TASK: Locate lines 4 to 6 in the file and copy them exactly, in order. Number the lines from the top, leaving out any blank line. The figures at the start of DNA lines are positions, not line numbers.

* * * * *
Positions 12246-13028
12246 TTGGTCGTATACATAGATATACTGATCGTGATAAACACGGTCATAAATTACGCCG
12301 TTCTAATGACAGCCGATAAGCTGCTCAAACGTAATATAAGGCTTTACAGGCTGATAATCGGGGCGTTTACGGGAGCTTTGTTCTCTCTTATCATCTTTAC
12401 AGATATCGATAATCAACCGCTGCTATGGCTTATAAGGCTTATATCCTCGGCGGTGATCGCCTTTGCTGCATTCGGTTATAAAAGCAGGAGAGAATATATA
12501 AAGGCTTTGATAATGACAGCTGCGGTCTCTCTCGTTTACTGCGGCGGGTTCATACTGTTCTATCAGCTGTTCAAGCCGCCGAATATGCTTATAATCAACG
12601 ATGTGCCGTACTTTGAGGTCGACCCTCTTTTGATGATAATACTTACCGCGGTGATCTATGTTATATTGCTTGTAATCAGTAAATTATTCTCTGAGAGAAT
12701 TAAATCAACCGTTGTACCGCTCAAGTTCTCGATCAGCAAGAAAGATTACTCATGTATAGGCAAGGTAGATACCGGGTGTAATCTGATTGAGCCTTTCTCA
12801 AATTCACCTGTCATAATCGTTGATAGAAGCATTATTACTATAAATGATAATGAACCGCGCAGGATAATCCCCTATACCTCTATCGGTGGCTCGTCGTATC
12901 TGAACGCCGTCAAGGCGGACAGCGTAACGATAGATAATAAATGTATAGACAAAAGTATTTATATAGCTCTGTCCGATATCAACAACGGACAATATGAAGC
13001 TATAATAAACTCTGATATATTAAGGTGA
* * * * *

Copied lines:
12401 AGATATCGATAATCAACCGCTGCTATGGCTTATAAGGCTTATATCCTCGGCGGTGATCGCCTTTGCTGCATTCGGTTATAAAAGCAGGAGAGAATATATA
12501 AAGGCTTTGATAATGACAGCTGCGGTCTCTCTCGTTTACTGCGGCGGGTTCATACTGTTCTATCAGCTGTTCAAGCCGCCGAATATGCTTATAATCAACG
12601 ATGTGCCGTACTTTGAGGTCGACCCTCTTTTGATGATAATACTTACCGCGGTGATCTATGTTATATTGCTTGTAATCAGTAAATTATTCTCTGAGAGAAT